Damien was ordained
a priest on May 21,
1864 at the Queen of
Peace Cathedral in
Honolulu. Damien
wrote his family and his
brother about this day
and many days that
followed during his
years in Hawaii.
Damien did a very
special thing. He
volunteered to go to
Molokai, the “land of the
cliffs’ where people with
Hansen’s disease lived.
Hansen’s disease was
an awful disease which
infected a person’s
nerves and caused
deformities of the body.
The law of Segregation
of 1865 said people with
Hansen’s disease had to
live away from those who
did not have it. Damien
was happy to serve
others just as Jesus did.
Damien showed
the people how to
believe in God and
to make their lives
better. Often, the
people were too sick
to build homes, to
care for the sick and
even bury the dead.
He rebuilt Saint
Philomena’s Church
which still stands
today. He helped
them bring fresh
water down from the
mountains.
Damien lived on the
island for 17 years.
Damien was happy to
care for God’s people.
Money and supplies
were finally being sent
to help the island’s
people. Princess
Liliuokalani of Hawaii
visited Father Damien
in 1881. She sent him
a jeweled cross to
recognize him for the
good work he was
doing.
Mother Marianne Cope
and 7 of the Franciscan
Sisters arrived to help
carry on Father Damien’s
work. Joseph Dutton,
a convert to our faith,
also came to help Father
Damien. There was still
so much work to be done!
Sadly, Father
Damien became sick
in September 1888.
He continued to work
until his body no
longer let him. He
died April 15, 1889 at
the age of 49. People
all over the world were
sad at this news and
remembered him.
Pope John Paul II beatified Father Damien in
1995. He was canonized November 11, 2009.
Father Damien became Saint Damien. His
feast day is May 10th and celebrates the day he
set foot on Molokai.
Today, you can visit his grave at St.
Philomena’s Church on Molokaii.
His statute
stands in the
National Statuary
in
Washington, D.C.
and
another outside
the Hawaiian
Capitol.
Intentions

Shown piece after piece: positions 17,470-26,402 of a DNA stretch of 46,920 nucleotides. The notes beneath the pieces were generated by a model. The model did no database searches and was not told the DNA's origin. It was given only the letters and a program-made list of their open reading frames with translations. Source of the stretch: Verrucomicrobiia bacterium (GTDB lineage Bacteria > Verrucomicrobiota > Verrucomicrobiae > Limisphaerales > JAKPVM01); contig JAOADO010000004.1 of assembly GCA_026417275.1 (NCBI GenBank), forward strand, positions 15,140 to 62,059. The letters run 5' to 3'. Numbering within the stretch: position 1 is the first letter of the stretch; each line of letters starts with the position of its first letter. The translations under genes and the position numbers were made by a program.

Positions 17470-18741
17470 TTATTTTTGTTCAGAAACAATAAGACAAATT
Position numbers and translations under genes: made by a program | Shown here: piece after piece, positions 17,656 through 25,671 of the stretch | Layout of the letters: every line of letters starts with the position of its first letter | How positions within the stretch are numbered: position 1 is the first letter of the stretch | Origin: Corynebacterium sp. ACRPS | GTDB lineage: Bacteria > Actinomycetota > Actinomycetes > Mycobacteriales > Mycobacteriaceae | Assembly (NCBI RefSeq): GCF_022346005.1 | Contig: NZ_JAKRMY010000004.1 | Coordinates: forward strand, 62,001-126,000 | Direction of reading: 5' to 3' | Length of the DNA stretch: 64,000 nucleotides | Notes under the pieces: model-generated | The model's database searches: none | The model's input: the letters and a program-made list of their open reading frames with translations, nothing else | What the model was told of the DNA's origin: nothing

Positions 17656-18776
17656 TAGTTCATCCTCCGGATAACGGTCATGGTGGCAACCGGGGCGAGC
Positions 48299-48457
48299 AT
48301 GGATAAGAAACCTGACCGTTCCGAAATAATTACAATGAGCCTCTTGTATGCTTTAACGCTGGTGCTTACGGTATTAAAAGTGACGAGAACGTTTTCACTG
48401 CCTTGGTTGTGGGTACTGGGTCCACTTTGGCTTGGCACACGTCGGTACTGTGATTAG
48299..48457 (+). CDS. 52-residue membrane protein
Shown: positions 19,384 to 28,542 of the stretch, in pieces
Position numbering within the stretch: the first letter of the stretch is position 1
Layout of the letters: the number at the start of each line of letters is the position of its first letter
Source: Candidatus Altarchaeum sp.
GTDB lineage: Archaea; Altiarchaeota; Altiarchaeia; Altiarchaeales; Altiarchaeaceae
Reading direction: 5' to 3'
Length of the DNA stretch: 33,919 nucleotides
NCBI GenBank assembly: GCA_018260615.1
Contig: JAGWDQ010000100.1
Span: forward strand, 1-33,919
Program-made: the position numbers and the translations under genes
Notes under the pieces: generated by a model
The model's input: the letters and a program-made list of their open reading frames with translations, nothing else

The Response is: Saint Damien pray for us.
•
May we grow in our love of God as Father Damien teaches us.
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May we use our gifts and talents to serve others.
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May we share our material gifts with the sick or less fortunate.
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May God continue to bless the Congregation of the Sacred Hearts
of Jesus and Mary and the work they do.
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May we honor the memory of Father Damien during the school year. R
For our own silent intentions.
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Let us Pray St. Damien’s Prayer
Saint Damien, you learned to love others with the heart of
Jesus. You saw dignity and beauty of each person you
served, where others saw only pain and misery. You
embraced a new land and culture and helped people to
have a new hope.
Pray for me that I might see others as Jesus sees them—
as my brothers and sisters. May I recognize the needs
of the people around me and be willing to help, even
when it is difficult, just as you did. When I experience
challenges or suffering, pray for me that I may always be
courageous and hope-filled. And may my own heart
always be filled with the love of Jesus and Mary.
Amen
Thank you for
coming today
to remember
Father Damien
De Veuster, a
priest of the
Congregation
of the Sacred
Hearts of Jesus
and Mary.
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The Story of Father Damien